If all your home cooking is leading to an extensive pile of food scraps, it’s time to start composting.
In May 2020, the city suspended its food scrap collection programs. This suspension included the brown bins used for compost. Pick up was halted and the city hasn’t announced when it will resume. In North Brooklyn, local groups, like NBK Compost, mobilized to take over collection and continue composting.
Katie Zwick started NBK Compost with other volunteers as part of the North Brooklyn Mutual Aid ecosystem, “We heard about the planned suspension due to budget and we started chatting within the mutual aid network and said, certainly there’s people who want to keep this going in some capacity. This is a neighborhood that really took to the brown bins and usually has access to compost,” Zwick said. “We brainstormed, got some volunteers, and set up on a corner in June near Café Grumpy and started collecting food scraps. About a month in, we shifted to McGolrick Park and became a part of Down To Earth Market, which organizes the farmer’s market. The park has become this central mutual aid zone on Sundays—there’s compost, there’s clean up, the device drive. Different initiatives use it as a home.”
Zwick’s advice for first time composters is simple: “If there’s space, I like to freeze my compost, it’s a lot less smelly, and especially if you have roommates or a partner who’s not super into the idea of keeping food scraps, it’s a lot easier to get buy in,” she said. “You don’t need a fancy compost bin to get started, though you can get one if you want. An old salad container that had spinach in it works too. A paper bag works if you’re keeping it in the freezer—with that you can give us the whole thing since the paper bag is also compostable.”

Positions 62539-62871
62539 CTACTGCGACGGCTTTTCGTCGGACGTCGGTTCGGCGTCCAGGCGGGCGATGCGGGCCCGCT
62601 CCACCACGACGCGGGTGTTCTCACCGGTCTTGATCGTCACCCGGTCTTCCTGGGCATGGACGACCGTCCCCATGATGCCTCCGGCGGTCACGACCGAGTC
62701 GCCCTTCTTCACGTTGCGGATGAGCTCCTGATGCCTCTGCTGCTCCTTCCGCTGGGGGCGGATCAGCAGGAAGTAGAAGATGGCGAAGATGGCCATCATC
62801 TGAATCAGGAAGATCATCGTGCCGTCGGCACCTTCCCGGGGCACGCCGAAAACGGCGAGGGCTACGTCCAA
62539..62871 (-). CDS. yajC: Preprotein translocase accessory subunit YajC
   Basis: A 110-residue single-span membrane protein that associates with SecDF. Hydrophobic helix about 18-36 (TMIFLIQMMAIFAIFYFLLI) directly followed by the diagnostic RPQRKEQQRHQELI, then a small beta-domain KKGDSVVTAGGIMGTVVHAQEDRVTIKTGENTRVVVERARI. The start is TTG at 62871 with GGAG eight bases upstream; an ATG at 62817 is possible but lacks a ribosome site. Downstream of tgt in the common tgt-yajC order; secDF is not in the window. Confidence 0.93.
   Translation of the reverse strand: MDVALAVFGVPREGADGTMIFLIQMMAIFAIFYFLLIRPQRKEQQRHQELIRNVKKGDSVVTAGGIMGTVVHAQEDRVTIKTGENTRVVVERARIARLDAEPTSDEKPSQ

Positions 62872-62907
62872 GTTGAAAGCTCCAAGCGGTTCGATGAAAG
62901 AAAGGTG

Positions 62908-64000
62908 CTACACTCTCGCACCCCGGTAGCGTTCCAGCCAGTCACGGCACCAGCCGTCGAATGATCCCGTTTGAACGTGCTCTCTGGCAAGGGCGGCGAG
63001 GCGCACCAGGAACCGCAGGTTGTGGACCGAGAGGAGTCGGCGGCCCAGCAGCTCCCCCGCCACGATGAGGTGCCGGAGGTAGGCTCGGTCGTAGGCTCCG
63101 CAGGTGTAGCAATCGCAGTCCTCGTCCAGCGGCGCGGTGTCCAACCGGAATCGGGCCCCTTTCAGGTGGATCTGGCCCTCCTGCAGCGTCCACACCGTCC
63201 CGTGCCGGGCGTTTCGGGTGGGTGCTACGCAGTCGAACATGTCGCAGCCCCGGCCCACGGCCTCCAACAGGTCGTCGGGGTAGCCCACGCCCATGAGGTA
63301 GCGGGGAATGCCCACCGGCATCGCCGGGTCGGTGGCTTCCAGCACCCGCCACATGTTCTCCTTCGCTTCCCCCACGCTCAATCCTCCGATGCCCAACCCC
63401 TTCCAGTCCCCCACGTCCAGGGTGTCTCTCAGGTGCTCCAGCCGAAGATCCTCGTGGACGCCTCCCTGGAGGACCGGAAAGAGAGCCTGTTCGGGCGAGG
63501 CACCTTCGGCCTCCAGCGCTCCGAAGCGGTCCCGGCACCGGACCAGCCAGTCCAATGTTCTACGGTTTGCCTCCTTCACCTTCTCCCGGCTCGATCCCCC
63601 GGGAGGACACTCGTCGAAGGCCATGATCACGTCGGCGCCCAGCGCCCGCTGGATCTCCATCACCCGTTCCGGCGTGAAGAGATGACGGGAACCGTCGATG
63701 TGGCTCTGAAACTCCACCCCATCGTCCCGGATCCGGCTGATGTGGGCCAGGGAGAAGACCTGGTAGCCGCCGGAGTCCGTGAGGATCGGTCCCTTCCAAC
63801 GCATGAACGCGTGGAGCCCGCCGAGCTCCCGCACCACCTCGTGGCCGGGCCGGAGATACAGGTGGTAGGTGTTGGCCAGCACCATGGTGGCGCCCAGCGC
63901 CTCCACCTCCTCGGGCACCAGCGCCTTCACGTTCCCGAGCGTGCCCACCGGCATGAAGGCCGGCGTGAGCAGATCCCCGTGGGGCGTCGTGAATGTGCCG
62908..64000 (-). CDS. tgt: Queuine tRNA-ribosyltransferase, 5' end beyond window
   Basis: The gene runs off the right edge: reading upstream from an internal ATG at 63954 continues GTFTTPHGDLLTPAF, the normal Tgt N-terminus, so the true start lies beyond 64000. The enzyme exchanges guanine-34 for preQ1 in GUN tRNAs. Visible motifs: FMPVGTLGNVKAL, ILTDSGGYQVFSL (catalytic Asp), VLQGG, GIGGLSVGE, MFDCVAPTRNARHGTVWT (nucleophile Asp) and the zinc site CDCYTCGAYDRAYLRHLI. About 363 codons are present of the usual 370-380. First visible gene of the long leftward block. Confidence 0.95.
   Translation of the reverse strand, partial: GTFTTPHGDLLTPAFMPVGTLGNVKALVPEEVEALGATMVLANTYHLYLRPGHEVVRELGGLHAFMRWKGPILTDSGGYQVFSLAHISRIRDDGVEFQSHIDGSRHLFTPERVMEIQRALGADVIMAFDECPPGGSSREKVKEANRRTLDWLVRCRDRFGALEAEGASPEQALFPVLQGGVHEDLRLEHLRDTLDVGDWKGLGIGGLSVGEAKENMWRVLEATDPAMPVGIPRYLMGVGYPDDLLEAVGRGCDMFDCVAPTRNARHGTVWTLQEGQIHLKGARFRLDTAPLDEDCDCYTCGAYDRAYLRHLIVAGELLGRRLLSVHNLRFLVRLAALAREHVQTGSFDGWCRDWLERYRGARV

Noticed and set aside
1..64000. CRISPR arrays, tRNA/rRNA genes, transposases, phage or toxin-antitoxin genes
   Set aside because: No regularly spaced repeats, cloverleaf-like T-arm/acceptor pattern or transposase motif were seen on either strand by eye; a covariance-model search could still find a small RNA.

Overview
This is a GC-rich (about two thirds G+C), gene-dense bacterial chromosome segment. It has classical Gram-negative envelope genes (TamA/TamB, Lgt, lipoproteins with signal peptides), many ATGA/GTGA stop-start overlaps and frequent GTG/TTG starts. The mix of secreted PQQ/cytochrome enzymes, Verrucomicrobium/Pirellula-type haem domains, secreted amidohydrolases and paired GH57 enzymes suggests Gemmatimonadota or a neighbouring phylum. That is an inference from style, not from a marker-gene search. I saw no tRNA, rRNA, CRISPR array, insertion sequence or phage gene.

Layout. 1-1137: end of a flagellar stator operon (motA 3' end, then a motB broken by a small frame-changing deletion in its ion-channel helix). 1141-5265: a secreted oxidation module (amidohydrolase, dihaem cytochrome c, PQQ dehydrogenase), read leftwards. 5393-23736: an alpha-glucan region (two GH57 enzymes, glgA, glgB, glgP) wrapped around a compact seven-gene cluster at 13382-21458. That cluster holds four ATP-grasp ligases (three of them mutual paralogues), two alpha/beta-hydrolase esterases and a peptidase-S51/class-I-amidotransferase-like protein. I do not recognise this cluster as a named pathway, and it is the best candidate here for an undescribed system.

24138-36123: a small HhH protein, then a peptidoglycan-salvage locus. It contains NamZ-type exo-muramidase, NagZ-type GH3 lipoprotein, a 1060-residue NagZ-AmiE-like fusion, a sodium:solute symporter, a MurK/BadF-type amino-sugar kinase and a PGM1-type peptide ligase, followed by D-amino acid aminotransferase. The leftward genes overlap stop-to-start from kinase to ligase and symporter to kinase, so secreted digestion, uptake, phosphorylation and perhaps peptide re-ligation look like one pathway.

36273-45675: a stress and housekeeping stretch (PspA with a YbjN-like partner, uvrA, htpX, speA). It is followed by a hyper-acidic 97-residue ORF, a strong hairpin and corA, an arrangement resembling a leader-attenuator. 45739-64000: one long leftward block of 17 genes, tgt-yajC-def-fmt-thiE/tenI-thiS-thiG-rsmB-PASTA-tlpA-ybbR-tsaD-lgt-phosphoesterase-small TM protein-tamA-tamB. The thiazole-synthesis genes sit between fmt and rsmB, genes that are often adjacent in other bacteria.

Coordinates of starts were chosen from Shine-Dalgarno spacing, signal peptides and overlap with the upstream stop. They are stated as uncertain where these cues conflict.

It may seem like a big commitment, but Zwick encourages people to try it out, “You could also start small, try it out for a week and see how much scrap you collect in a week and figure out what’s gonna work best for you.” Another perk of collecting scraps, “Your trash won’t stink, you’ll have to take out the garbage less often.”
Interested composters can also stop by the table at McGolrick Park to ask questions, message NBK compost on Instagram or fill out the volunteer form on the site. Donations on the NBK Compost Site go towards supplies for volunteers, like gloves, hand warmers, and choppers.
Compost is used in local gardens and farming projects, keeps stuff out of landfills, improves soil health and reduces carbon emissions. NBK Compost scraps are processed at the Big Reuse in Queens, which gives free compost to anyone who requests it. People use the compost in community gardens, home gardens, and plots of trees. The Big Reuse is currently in jeopardy as the parks department wants to use the site for storage. Domino Park uses the compost in its own gardens.
When dropping off compost, check each site or social media page to see exactly what you can bring (some sites will accept eggshells for example, and others will not).While cooking, keep a bowl out to collect scraps instead of throwing them in the trash. NBK Compost also encourages people to use food scraps in recipes before turning to compost: the end goal is to reduce food waste. Zwick can’t recommend it enough, “I learn a lot just by doing this every week, it’s hard work but it’s definitely very rewarding. It feels like a very tangible way to make sustainable choices and just be aware of waste when you’re looking at what you aren’t eating.”
Here’s the current schedule of food scrap drop off in North Brooklyn:
Mondays: Domino Park collects from 10 am to 12 pm
Thursdays: Domino Park collects from 6 pm to 8 pm
Saturdays: GrowNYC collects at the McCarren Park Greenmarket from 8 am to 12 pm.
Sundays: NBK Compost collects in McGolrick Park from 10 am to 1 pm and outside of Transmitter Park from 11:30 to 1 pm.
BK Scrap Shuttle collects in Cooper Park from 12 to 3 pm
In Bushwick, BK Rot collects scraps at Know Waste Lands from 12 to 3 pm. Donations to support the contactless drop off are encouraged.